But my second reason for thinking about the journey of Bill is more metaphorical: how a standard becomes a test item. Because it is a process that typically takes place behind closed doors and among disconnected groups of people, there continues to be a lot of bad information out there about how standardized tests get built. With the advent of new national standards and continued debate about student achievement, it seems like now is a good time to lay out all the pieces. This series of posts is not meant to explore the most contentious part of standardized testing (i.e. what the results are used for)---just how a standard becomes an item. Like Bill to Law, it's a helluva journey.

It all begins with standards. It is important to have a clear target. Here is a non-example, from the Washington State science standards:

What's wrong with this standard? Look at the Performance Expectation on the right. Seriously--can you imagine asking a kid to do this? How would you score it? What we'd be asking for is something akin to this this photo from NASA showing the view of Earth from Mars:

And yet, item writers are stuck with the standards they are given. Let's assume you have something decent to work with. For the purposes of this and upcoming posts, I'm going to pull something from the draft Science Framework---not because I'm in love with them (I'm not), but because it's a common point for us to use. I'm picking one of the targets listed under Life Science 1C for grades 6 - 8: Plants use the energy from light to make sugars (food) from carbon dioxide and water. This process transforms light energy from the sun into chemical energy.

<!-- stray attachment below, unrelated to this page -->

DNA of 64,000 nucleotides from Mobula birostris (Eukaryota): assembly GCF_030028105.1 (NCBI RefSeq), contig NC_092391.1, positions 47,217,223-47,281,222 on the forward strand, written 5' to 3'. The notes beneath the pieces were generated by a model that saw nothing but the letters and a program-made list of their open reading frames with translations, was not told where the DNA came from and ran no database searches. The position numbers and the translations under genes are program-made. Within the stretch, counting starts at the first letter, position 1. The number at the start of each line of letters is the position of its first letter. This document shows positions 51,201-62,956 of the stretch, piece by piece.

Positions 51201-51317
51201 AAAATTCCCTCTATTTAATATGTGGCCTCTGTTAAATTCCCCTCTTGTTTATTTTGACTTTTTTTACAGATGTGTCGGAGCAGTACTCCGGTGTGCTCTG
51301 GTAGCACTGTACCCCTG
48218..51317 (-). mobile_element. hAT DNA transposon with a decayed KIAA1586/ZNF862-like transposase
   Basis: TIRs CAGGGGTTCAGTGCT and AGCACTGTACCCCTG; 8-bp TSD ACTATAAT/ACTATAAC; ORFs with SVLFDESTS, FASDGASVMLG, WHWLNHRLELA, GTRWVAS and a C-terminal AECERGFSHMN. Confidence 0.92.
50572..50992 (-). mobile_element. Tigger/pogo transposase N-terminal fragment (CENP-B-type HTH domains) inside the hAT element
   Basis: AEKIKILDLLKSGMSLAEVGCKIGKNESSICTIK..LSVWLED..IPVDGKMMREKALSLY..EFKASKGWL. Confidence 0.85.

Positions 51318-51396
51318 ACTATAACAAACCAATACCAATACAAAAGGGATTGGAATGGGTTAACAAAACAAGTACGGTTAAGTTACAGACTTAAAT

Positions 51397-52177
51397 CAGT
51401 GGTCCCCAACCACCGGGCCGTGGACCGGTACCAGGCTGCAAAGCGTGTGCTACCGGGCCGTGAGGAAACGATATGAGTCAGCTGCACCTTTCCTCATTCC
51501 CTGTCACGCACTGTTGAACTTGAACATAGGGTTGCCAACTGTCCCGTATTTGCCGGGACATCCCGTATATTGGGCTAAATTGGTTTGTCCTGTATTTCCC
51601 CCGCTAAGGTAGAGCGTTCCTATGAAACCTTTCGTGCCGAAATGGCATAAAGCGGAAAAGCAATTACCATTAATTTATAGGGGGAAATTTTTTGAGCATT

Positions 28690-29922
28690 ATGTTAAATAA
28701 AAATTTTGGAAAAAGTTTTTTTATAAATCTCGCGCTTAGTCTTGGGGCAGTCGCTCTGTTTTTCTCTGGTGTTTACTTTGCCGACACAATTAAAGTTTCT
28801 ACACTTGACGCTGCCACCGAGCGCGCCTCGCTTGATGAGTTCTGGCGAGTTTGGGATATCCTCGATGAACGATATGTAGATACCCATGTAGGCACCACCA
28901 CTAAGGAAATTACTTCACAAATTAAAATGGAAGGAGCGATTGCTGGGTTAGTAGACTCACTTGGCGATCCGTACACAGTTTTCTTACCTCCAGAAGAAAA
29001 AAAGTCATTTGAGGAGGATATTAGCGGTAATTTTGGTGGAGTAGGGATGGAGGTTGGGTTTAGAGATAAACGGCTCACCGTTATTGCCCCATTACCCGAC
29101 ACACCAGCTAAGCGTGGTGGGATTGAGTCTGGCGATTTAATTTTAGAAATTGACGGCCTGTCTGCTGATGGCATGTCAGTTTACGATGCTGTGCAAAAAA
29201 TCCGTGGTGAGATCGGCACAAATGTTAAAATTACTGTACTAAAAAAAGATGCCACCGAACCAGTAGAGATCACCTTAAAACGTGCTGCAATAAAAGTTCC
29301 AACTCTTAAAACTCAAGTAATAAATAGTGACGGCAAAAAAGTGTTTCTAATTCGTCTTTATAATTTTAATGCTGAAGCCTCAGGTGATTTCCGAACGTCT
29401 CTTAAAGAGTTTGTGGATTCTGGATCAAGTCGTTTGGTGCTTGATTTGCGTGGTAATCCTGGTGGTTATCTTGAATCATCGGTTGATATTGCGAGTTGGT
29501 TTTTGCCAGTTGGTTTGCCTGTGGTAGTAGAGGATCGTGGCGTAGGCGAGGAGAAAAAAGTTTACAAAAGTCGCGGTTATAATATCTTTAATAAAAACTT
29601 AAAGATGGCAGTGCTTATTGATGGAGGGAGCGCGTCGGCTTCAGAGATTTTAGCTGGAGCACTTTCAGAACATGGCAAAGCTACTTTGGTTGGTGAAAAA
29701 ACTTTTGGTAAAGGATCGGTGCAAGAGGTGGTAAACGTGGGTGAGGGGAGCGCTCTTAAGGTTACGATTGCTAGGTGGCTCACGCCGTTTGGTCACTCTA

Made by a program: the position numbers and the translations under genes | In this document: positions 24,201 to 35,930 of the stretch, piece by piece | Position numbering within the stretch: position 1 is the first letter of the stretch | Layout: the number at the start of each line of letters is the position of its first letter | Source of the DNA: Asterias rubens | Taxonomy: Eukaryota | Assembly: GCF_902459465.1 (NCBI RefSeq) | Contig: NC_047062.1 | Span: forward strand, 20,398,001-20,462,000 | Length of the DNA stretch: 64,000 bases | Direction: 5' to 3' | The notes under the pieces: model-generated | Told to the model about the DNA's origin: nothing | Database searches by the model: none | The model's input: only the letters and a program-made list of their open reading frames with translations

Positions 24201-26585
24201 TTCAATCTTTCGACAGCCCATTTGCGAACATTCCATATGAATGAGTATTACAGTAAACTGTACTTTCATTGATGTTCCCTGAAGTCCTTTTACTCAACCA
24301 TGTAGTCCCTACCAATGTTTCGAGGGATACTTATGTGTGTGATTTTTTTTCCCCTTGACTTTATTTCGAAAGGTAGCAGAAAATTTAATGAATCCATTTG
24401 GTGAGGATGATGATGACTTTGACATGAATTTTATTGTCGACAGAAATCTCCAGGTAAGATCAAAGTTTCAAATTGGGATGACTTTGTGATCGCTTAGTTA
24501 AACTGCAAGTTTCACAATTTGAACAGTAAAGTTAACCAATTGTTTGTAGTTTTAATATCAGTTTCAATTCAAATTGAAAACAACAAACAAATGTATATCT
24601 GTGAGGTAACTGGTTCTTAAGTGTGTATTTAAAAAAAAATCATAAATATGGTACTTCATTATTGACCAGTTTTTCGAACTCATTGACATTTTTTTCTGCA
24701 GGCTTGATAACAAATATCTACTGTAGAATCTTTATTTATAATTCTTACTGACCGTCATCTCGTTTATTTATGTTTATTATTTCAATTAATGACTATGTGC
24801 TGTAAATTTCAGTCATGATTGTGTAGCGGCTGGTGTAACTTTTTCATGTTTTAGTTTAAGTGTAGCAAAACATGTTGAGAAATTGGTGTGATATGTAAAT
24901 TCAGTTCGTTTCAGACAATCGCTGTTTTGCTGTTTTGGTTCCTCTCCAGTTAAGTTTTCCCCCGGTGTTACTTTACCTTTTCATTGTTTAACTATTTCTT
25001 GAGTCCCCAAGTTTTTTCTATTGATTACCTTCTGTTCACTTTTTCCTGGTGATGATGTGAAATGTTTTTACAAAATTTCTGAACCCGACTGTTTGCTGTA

Lots of possibilities here for a test item. We could provide a selection of energy transformations (light to heat, light to chemical, chemical to kinetic, kinetic to sound...) and ask the student to select the one represented by a diagram and/or description of a relationship between sun and plant. We could choose a similar style question, but leave it open and ask students to fill in a response. Or maybe we dig deeper and ask students about what is entering the plant and what is produced. At this point, things are not much different than what a teacher might do to develop a classroom test item.

But there are other things hidden within this standard. Can an item writer use the word "photosynthesis"? Nope. In fact, when you go back and look at this strand in the standards, the term photosynthesis isn't used until grades 9 - 12. We also can't ask students where the energy transformation occurs. A classroom teacher would likely have talked about leaves (or other green parts of the plant)---maybe even chlorophyll. An item writer can't go there with this standard. It's simply about the transformation itself.

To end Part I, I'll leave you with a couple of items. Number One is weak so that we have something to chew on in later posts. Number Two will also come back to haunt us, but for different reasons. Feel free to suggest improvements or additional questions in the comments and stay tuned for Part II (and III). We've only just begun...